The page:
In an attempt to get ahead of what may be an "exploding" recreational activity, Sun Valley is pursuing restrictions on the use of restricted-plate vehicles, such as all-terrain vehicles, on city streets.
The City Council held a public hearing on Thursday, June 16, on a proposed ordinance that would prohibit most restricted-plate vehicles—which include ATVs, utility-type vehicles, off-highway vehicles and certain motorbikes—on city streets. According to the draft ordinance, such vehicles pose a hazard to their drivers, other vehicles and pedestrians and create noise issues.
No members of the public spoke in favor of or against the proposal.
Idaho law does not allow such vehicles on state highways, but they are allowed on county roads, Forest Service roads and trails. They are allowed on city streets that have a 35 mph speed limit, unless the city has an ordinance prohibiting them, said Sun Valley Police Chief Cam Daggett.
"It's not a huge problem right now," he said. "But, in the recreation community, restricted-plate vehicles are the most increasing, exploding largest, recreational motor sport thing going."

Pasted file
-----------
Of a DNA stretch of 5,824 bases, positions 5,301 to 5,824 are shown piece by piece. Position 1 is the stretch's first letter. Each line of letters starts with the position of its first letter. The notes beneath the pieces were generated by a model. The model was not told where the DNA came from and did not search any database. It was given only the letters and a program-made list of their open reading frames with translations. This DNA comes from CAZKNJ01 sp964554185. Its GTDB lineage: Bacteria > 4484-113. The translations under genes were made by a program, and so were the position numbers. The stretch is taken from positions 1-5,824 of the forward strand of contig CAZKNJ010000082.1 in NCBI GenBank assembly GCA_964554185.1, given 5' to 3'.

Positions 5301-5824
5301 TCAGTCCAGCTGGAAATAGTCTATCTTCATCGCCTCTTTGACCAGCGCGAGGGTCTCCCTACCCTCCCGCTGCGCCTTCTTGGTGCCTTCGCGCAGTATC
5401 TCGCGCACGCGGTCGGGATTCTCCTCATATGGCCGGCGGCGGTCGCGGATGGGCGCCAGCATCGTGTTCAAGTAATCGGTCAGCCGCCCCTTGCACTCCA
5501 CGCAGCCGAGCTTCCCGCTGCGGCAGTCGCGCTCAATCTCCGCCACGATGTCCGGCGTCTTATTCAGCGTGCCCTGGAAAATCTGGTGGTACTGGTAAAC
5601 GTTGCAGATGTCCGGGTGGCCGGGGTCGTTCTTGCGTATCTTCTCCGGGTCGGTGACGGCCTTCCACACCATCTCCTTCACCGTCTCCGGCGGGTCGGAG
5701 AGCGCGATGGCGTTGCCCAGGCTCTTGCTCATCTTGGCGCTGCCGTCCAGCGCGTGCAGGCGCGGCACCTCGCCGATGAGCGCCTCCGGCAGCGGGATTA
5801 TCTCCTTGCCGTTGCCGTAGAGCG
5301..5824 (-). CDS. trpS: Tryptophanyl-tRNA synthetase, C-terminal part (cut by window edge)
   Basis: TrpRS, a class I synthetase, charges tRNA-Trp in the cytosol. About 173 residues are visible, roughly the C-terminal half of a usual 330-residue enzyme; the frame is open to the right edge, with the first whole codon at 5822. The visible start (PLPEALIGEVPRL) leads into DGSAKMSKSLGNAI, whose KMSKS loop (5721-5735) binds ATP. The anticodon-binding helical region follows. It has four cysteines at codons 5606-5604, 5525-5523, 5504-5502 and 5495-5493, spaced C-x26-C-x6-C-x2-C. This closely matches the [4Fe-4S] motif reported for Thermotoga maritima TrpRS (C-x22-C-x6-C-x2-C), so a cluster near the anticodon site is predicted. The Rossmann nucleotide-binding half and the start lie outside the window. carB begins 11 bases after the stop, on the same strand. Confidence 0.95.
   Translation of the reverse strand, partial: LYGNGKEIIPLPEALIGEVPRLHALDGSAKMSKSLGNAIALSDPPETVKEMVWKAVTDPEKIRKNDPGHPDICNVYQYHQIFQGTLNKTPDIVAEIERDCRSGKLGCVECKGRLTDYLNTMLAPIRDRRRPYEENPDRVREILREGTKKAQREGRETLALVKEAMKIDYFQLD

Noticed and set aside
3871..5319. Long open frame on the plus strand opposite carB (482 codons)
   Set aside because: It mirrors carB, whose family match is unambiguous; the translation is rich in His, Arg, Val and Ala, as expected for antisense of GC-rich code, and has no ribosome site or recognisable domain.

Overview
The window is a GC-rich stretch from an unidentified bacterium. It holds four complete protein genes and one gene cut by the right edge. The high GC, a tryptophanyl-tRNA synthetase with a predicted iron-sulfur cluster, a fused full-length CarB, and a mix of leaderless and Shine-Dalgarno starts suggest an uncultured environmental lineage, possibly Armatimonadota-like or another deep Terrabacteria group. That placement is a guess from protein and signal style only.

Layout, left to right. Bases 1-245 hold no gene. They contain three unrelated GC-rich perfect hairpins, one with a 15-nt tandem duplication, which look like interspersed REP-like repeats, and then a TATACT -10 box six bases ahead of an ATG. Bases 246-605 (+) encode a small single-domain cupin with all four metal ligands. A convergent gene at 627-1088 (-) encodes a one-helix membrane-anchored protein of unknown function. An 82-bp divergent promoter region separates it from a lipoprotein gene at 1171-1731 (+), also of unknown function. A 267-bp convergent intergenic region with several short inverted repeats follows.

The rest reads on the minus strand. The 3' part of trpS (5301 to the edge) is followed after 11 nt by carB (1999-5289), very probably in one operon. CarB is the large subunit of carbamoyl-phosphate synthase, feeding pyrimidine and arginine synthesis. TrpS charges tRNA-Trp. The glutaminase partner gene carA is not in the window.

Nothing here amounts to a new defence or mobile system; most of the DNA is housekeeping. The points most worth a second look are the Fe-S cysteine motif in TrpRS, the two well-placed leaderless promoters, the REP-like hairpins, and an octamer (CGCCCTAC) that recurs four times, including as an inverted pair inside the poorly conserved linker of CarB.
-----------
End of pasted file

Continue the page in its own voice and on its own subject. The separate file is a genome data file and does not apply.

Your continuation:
The proposed ordinance takes into consideration the small trucks used by Sun Valley Co. that fall under the restricted-plate vehicle category. The idea is to restrict the use of restricted-plate vehicles for recreational travel on city streets, while allowing the resort business to continue to use those vehicles for job-related activities, according to a staff report.
The council discussed a fine of $100 or less, which is the low end of fines for traffic infractions.
"The point of this isn't really to generate money," Daggett said. "We always try to educate before we fine."
Councilwoman Joan Lamb questioned whether the ordinance was necessary, and whether it might dissuade people from recreating in the area.
"How serious of a problem is this?" she asked. "Maybe this is a much bigger problem than I'm aware of. But it just seems to me to be the wrong message to be sending at this particular time."
However, Councilman Nils Ribi said facilitating such vehicles' access to trails could hinder rather than help north valley recreation.
"It takes all the single-track trails that we have here and it destroys them by making them double tracks," he said. "It's the biggest problem that destroys really good recreation that we have here. And it's not what we want to have happen."
The council was scheduled to further discuss the matter at its June 21 meeting.
Rebecca Meany: email@example.com